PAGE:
LearnUnlock the Value of Minority/Women Owned Business Certification

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Emily Schweiss
writes on September 16, 2020

At Treehouse, we value empowerment through education. That includes sharing resources that can benefit our clients—like how to get your business M/WBE certified, and offering support to those who have that certification.

While we already work with many businesses, large and small, who are in need of technical training for their teams, we are intentionally seeking out ways to support business owners who identify as women and/or BIPOC. To that end, we will be offering a discounted rate on our Treehouse for Teams accounts to any business that holds one (or both) of these certifications:

Benefits of M/WBE Certification

Along with recognition, each of these certifications comes with a wealth of benefits. For businesses that are owned by women and/or BIPOC, obtaining a M/WBE certification can unlock access to grants and other financial resources such as longer-term financing options and tailored financial advisory services.   

Many large businesses with deep pockets actively seek out suppliers who hold these certifications as a part of their Supplier Diversity Plans. You will be provided with avenues, such as Business Opportunity Fairs and RFPs, to tap into potential new revenue streams.  You will also be given the opportunity to network with businesses owners of similar identities so you can easily collaborate on joint ventures with other entrepreneurs. And, as a member, you can leverage customized training resources and leadership tools.

Getting Certified

The basic requirements are pretty straightforward.  To be considered: 

  • Your business must be owned and controlled at least 51% by a minority/group of minorities (for MBE) or a woman/group of women (WBE)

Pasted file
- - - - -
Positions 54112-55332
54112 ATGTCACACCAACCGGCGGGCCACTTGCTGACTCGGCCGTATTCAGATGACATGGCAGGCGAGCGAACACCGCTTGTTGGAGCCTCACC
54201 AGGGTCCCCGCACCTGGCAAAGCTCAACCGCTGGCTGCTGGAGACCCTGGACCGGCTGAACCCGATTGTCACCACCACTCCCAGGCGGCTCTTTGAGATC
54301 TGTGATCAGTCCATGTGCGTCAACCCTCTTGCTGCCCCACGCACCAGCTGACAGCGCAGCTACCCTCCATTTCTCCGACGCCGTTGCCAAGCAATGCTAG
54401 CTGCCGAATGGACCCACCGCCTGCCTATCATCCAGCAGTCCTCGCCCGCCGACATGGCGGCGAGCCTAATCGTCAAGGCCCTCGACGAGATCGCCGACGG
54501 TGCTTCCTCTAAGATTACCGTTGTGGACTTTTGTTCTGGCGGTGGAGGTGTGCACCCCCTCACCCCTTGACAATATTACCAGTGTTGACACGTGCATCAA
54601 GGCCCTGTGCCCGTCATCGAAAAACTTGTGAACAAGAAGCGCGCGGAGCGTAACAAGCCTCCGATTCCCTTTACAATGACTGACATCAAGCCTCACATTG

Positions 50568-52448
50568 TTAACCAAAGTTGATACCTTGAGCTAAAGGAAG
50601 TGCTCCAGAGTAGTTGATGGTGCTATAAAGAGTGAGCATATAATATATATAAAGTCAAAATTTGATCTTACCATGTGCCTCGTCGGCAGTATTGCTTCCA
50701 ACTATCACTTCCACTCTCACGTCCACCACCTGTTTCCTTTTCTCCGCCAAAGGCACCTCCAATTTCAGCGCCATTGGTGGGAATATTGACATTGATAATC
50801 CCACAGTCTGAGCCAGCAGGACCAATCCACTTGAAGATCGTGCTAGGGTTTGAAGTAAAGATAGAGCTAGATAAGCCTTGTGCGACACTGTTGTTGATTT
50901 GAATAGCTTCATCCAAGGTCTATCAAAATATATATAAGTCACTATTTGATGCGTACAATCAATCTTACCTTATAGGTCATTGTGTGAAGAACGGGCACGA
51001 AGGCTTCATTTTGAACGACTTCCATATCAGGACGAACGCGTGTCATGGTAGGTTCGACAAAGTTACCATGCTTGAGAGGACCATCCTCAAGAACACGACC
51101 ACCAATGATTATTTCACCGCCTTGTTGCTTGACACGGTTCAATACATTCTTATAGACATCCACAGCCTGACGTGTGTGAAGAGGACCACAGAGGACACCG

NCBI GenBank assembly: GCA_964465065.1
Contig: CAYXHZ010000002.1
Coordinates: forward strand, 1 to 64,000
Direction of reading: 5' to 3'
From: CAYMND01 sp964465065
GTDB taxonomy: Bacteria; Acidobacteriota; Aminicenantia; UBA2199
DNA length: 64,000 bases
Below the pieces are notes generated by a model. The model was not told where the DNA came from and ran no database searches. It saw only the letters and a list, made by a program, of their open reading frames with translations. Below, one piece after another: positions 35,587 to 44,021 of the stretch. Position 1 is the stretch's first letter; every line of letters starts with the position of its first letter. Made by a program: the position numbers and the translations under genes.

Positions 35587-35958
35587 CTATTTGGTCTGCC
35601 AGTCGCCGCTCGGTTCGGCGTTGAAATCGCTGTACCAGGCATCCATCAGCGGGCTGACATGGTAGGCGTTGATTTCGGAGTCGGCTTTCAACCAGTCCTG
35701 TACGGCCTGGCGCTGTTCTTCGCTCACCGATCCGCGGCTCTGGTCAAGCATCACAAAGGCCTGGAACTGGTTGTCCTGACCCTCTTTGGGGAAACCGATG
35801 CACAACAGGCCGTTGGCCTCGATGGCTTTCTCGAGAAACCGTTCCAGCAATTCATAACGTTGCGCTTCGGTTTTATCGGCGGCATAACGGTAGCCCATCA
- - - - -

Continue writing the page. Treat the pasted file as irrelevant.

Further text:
• The NMSDC defines a minority group member as an individual who is a U.S. citizen with at least one quarter of the following: Asian-Indian, Asian-Pacific, Black, Hispanic, and/or Native American.
  • Said owner(s) must be active in daily management
  • Said owner(s) must be a US Citizen
  • Said owner(s) must have the ownership and officer position for at least 6 months

Expect to provide documentation and complete an application process (here’s a list of documentation required for WBEs, you can expect similar requirements for MBE). You may be required to host a site visit before admittance. Assuming you have all required documentation ready from the start, you can expect this process to last approximately 90 days. There are fees that do apply, which are scaled based on your company’s annual gross revenue. And, you’ll be expected to periodically re-certify to retain the benefits of membership. If you are a woman of color, you are welcome and able to apply for both certifications for your business. 

Other ways to empower businesses

There are similar programs available for other identities, such as businesses owned by members of the LGBTQ+ community, folx with disabilities,  and Veterans. If you aren’t a business owner or otherwise don’t qualify for these certifications, consider whether or not your business or employer has a Supplier Diversity Plan in place. This is a simple and impactful way you can help fight discrimination by creating economic opportunity and empowering businesses and business owners. 

Bringing diverse perspectives to the table is inclusive and makes solid business sense.  Studies show companies with intentional and effective diversity initiatives have increased productivity, creativity, and revenue. This holds true when diversifying your team and your resources. A supplier diversity program is an actionable way to generate positive economic impact and opportunity for disadvantaged communities in your area. 

One Response to “Unlock the Value of Minority/Women Owned Business Certification”

  1. Awesome article.

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